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This is the final article in a three-part series on writing powerful vision and mission statements..
In this newsletter we examine the underlying structure of a good mission statement. In particular, we want to identify four critical questions that your mission statement should answer.
We've said that your vision statement is a broadly-worded description of where you want to go or what you want to become. By its very nature, a vision statement is grounded in the future. And it looks at that future in terms of what you want to do, not so much in terms of how you will do it. Laying out the "how" is the job of your mission statement.
Whereas vision statements are future-focused, mission statements outline what you are doing today — in the present — to advance your vision. In effect, a mission statement sets forth the rationale for the things that the organization does and the manner in which it does them.
Of necessity mission statements are longer than vision statements, because they are more detailed. But they still need to be succinct and typically should not exceed two sentences in length.
Within this language, mission statements typically ansswer four vital questions:
Because of the long-lasting and widespread success of McDonalds, their vision and mission statements are frequent subjects of study.
McDonalds has chosen a vision statement that describes what they want to be known for rather than where they want to go. Here is how they word it:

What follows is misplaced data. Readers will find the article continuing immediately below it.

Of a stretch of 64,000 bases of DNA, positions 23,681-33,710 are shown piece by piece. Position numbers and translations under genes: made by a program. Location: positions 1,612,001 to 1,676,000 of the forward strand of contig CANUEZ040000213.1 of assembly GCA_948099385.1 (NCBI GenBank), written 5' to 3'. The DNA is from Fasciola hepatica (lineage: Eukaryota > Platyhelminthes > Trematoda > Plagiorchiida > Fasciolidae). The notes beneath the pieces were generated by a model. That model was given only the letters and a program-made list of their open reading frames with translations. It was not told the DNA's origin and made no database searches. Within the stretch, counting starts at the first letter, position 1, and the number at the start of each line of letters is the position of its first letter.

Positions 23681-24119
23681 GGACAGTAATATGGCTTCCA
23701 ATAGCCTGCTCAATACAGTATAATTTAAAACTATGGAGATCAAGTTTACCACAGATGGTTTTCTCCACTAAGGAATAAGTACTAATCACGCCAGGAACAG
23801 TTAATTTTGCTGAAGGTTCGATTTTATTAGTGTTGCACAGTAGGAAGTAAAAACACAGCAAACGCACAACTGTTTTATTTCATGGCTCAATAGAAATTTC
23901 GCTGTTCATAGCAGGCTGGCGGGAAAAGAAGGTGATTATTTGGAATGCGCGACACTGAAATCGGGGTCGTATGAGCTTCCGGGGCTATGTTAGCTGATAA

To be the world's best quick service restaurant experience.
They then cast their vision in this mission statement:
To provide the fast-food customer food prepared in the same high-quality manner world-wide that is tasty, reasonably-priced and delivered consistently in a low-key decor and friendly atmosphere.
Notice how the mission statement supports the vision statement. And also note how the mission statement answers the four key questions above:
To cite another example, let's look at the vision and mission statements for my own company, Strategic Leadership Development International. Inc. We state our vision this way:
We equip leaders anywhere in the world to develop the full potential of their organization.
Our mission statement then elaborates on this vision with these words:
We help executives and entrepreneurs to build strong, healthy organizations by excelling in their most critical roles and responsibilities. We provide professionally-delivered, high-value leadership development programs, customizing our services specifically for each client and serving the needs of leaders in every sector of the economy — public, private, and non-profit.
Again, let's apply the four questions to this statement.
Are you getting the hang of this? Every unit within an organization should have its own mission statement, whether its customers are internal, external, or both.
Does your organization have a mission statement? If so, how does it measure up against these four critical questions? How could it be tweaked to make it more effective?
And if you don't have a mission statement, why not start developing one? Just working through these four questions is an exceptional exercise in helping any organization sharpen its focus and its priorities.
© 2012, Dr. Mike Armour